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Axolotl (Ambystoma mexicanum)

Axolotl (Ambystoma mexicanum)

Cute Amphibian of the Week: December 31, 2012

The axolotl (Ambystoma mexicanum), native to Mexico, is a salamander of variety; its skin can be either grey and dull or albino-like and fleshy.  This species is native to the ancient system of water channels and lakes in Mexico City. This salamander is quite particular–it requires deep water lakes (both natural and artificial canals) with abundant aquatic vegetation. The axolotl should be renamed “Hoover,” since they can suck food into their stomachs with vacuum force, including their own species, should the desire arise.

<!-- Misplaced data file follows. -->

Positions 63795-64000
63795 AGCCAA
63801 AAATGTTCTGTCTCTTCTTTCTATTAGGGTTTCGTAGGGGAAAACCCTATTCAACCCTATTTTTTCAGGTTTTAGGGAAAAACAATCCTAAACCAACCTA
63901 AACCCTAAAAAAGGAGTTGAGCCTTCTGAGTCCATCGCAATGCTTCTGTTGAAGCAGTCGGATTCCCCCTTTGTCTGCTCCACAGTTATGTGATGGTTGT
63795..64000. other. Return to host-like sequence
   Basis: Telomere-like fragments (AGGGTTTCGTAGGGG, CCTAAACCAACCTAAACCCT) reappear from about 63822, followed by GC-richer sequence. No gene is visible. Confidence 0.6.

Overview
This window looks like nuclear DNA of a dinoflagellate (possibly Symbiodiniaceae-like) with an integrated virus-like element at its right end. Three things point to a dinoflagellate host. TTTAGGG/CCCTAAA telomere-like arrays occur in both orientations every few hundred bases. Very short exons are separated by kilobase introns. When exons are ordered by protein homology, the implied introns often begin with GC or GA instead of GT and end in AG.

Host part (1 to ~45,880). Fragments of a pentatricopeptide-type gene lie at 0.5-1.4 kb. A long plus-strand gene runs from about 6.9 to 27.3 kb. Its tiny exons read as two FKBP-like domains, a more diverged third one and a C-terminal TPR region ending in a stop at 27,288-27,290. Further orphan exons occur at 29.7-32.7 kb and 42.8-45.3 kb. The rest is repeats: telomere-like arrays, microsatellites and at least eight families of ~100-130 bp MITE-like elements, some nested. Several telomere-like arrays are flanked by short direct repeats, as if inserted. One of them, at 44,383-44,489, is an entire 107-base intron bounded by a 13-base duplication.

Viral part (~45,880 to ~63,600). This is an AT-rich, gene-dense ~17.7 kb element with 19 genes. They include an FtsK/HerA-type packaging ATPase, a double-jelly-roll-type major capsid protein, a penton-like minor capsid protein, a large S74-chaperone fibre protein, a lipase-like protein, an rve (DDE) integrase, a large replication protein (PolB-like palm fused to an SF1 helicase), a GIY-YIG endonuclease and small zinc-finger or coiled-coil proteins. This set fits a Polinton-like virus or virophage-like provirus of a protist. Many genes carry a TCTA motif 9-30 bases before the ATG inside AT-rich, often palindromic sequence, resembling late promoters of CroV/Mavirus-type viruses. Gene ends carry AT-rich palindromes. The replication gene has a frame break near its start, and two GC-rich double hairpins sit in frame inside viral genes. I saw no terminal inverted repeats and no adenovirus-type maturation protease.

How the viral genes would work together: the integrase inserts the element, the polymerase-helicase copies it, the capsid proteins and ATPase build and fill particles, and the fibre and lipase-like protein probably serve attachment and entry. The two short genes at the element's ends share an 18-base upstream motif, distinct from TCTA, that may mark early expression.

Their most interesting feature, however is their healing ability, which allows them to regrow whole limbs through the generation of stem cells from the remaining cells left of the limb, making this species virtually “indestructible.” The desiccation and pollution of the canal system, as well as the traditional consumption of the species by locals, is threatening the survival of the axolotl. The species is listed as critically endangered by the IUCN.

Photo by Brian Gratwicke, Smithsonian Conservation Biology Institute.

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